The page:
Category Archives: RCM Consulting Services

As a leader in Healthcare Revenue Cycle Management Consulting, Nearterm is uniquely positioned to offer insight & solutions to common RCM challenges.

“I promoted the best AR Specialist in our organization to a management position – oops!”

Here is a story from one of our clients that you may find interesting;

Things were in good shape in our revenue cycle management process. Metrics and the Dashboard indicated that we were current in billing, follow-up, and cash application. Denials were under control. Days were low. Patient complaints were handled promptly. You get the picture.

I attributed a lot of this sustained success to one of our team members (let’s call her “Julie”) who had been with us a long time and had worked effectively in patient access, billing and denial management. Julie was very knowledgeable about our system, got along well with coworkers and had good social skills. A model employee!

Passing the Patient Accounts Torch

When our Patient Accounts Manager retired, we were tasked to fill the vacancy. The Patient Accounts Manager had done a great job so this was not a “turnaround.” He was a natural leader, knew the technical side of the business and understood the multidisciplinary processes and relationships that are so important in RCM.

We thought Julie deserved a shot at this position and that she could apply her technical knowledge in a management capacity. Our management team was unanimous that we should offer her the opportunity, so we did not initiate a search nor did we engage an interim manager. It was understood that the management team would all mentor her in the transition. We offered Julie the position and she was flattered and delighted to accept so we introduced the change.

After a short few months, performance began to slip. Morale declined. Julie was stressed and unhappy. Team members and colleagues came to grips that they had made a mistake promoting Julie to a management position.

The result was that they

  1. lost Julie, one of their best technicians
  2. burdened the organization with poor management
  3. are now in the costly process of recovering.

5 Lessons for Filling Vacancies

Here are six learnings that can be applied when vacancies occur:

  • Consider the entire universe of talent that is available to fill the vacancy instead of limiting your search to internal candidates. It is not about who is deserving or qualified – it’s about who is best.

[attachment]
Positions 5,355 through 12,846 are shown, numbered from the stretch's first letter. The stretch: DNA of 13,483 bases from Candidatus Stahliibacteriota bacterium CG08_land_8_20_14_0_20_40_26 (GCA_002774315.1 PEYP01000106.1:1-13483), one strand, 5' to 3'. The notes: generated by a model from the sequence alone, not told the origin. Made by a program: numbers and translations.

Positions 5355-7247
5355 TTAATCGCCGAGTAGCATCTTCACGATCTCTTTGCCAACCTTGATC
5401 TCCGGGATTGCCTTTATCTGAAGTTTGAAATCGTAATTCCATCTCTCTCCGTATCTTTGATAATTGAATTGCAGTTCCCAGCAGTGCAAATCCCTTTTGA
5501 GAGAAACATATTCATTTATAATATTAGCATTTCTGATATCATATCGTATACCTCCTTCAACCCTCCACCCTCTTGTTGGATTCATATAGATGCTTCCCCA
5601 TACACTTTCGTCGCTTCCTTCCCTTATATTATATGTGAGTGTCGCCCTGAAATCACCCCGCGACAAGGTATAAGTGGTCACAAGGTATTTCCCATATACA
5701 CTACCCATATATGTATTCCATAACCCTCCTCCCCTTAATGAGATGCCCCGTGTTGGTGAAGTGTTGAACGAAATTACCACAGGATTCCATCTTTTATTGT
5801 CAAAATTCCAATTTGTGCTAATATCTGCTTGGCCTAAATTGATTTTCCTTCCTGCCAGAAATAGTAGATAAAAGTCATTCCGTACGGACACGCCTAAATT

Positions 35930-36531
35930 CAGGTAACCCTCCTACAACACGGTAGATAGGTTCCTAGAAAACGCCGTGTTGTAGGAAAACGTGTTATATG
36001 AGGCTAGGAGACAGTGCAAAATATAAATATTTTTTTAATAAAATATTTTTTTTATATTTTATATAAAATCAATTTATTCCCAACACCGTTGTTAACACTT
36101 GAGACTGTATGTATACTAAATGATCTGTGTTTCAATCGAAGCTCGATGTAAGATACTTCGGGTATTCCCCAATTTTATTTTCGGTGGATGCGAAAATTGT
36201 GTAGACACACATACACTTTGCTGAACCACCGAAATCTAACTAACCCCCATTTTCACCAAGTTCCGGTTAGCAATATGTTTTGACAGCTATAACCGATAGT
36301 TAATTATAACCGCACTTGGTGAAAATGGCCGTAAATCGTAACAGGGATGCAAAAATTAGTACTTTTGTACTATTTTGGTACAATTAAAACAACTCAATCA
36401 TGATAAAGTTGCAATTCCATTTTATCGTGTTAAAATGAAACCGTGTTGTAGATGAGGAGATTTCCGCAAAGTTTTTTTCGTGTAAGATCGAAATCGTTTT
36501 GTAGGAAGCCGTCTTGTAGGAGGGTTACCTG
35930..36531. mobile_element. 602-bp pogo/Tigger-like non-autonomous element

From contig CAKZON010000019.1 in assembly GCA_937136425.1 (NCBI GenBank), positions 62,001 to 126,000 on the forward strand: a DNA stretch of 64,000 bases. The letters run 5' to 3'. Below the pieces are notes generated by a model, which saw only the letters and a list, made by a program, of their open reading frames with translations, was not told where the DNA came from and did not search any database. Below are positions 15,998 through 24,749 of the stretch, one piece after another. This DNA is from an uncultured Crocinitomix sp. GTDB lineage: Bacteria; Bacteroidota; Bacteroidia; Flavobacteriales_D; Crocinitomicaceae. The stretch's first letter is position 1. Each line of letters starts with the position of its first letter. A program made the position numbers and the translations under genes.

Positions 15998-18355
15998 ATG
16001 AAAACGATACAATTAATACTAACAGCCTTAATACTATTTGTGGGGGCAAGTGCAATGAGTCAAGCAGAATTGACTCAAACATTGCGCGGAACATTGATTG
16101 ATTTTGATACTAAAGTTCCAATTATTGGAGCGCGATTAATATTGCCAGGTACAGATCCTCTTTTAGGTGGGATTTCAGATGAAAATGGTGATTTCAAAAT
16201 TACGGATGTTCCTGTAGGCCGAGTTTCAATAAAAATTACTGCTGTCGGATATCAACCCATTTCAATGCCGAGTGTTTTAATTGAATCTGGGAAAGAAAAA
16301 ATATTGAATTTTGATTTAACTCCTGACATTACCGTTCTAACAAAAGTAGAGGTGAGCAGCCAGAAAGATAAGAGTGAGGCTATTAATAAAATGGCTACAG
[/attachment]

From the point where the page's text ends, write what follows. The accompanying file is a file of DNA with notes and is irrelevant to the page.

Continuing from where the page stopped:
• Give yourself time to make informed decisions that will serve you well in the long term. It is often advisable to bring in interim management services to get you through the vacancy transition until permanent leadership can be identified and hired or promoted.
  • Recognize that being a great technician is an entirely different skillset than being a great manager but no less important. Other countries have embraced this and redefined culture so that technicians can advance their “status” and compensation on a scale equal to managers.
  • Succession planning is not just for the C-Suite. Every position in the organization is important or you probably would not have it there in the first place. Design a plan that addresses what you would do in the event of vacancy for each position. It is not necessary to name a successor, but it is important to have a plan. For example, would you promote from within, reorganize, engage interim help, rely on internal recruiting or go outside for talent acquisition? The answer may vary from one position to the next.
  • If you have your eye on a candidate for internal promotion, assess training and development needs well ahead of offering the promotion. Let the person know what development goals they would have to accomplish in order to advance and invest in them.
  • If you are in a rural community or a location where the talent pool is limited, you have a “make or buy” decision when filling a vacancy. If you decide to “make”, it is imperative that training resources are prepared and that you have the time to allow an inexperienced person to get up to speed. You must also be prepared to quickly assess the capability of the new hire to absorb the training and be effective in your organization. Hiring inexperienced staff is expensive and can be a distraction to the rest of the team. However if you decide to “buy”, you should expect highly trained candidates with strong experience. The training curve is minimized and you have the opportunity to vet a range of talent. Often, you can introduce interim management resources that strengthen your human capital “gene pool” and elevate overall performance that is sustainable.

Perhaps these ideas will help you avoid losing your best technician while making an ill-advised promotion.